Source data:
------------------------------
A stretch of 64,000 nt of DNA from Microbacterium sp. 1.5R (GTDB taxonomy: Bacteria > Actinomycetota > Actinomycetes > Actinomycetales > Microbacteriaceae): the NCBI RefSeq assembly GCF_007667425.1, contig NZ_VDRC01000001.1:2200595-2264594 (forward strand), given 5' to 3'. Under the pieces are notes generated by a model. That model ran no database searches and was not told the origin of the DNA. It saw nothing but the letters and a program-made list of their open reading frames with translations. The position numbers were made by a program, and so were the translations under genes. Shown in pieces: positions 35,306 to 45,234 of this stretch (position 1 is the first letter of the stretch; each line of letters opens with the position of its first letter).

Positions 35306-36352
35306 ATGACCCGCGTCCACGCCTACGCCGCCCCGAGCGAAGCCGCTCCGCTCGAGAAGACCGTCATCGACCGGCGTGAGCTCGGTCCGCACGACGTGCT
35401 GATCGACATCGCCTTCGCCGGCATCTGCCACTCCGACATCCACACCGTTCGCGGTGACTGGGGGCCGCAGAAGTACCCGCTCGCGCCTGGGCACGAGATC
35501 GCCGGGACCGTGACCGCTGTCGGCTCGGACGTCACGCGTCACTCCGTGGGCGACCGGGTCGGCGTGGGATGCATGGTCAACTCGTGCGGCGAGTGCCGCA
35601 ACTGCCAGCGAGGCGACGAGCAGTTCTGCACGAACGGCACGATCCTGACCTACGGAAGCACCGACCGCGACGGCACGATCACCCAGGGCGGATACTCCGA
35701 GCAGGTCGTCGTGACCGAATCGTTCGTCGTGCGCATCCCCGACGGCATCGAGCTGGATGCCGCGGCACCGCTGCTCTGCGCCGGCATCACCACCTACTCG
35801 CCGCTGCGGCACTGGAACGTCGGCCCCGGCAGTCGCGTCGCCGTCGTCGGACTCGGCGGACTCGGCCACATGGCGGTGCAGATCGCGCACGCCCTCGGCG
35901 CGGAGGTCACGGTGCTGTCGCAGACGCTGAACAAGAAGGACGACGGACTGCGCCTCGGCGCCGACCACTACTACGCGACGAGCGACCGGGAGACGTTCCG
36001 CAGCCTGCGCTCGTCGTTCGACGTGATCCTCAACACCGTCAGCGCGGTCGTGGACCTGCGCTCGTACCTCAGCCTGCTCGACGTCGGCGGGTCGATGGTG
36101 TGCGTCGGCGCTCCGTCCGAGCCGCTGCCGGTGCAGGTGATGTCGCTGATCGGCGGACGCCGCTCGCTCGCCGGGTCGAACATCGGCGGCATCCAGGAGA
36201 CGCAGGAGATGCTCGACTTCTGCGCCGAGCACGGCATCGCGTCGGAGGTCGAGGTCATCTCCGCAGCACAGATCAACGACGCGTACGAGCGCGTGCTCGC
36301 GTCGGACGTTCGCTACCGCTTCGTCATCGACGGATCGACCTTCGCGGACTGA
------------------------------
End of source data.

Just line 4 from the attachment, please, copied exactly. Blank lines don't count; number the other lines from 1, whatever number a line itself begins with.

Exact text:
35401 GATCGACATCGCCTTCGCCGGCATCTGCCACTCCGACATCCACACCGTTCGCGGTGACTGGGGGCCGCAGAAGTACCCGCTCGCGCCTGGGCACGAGATC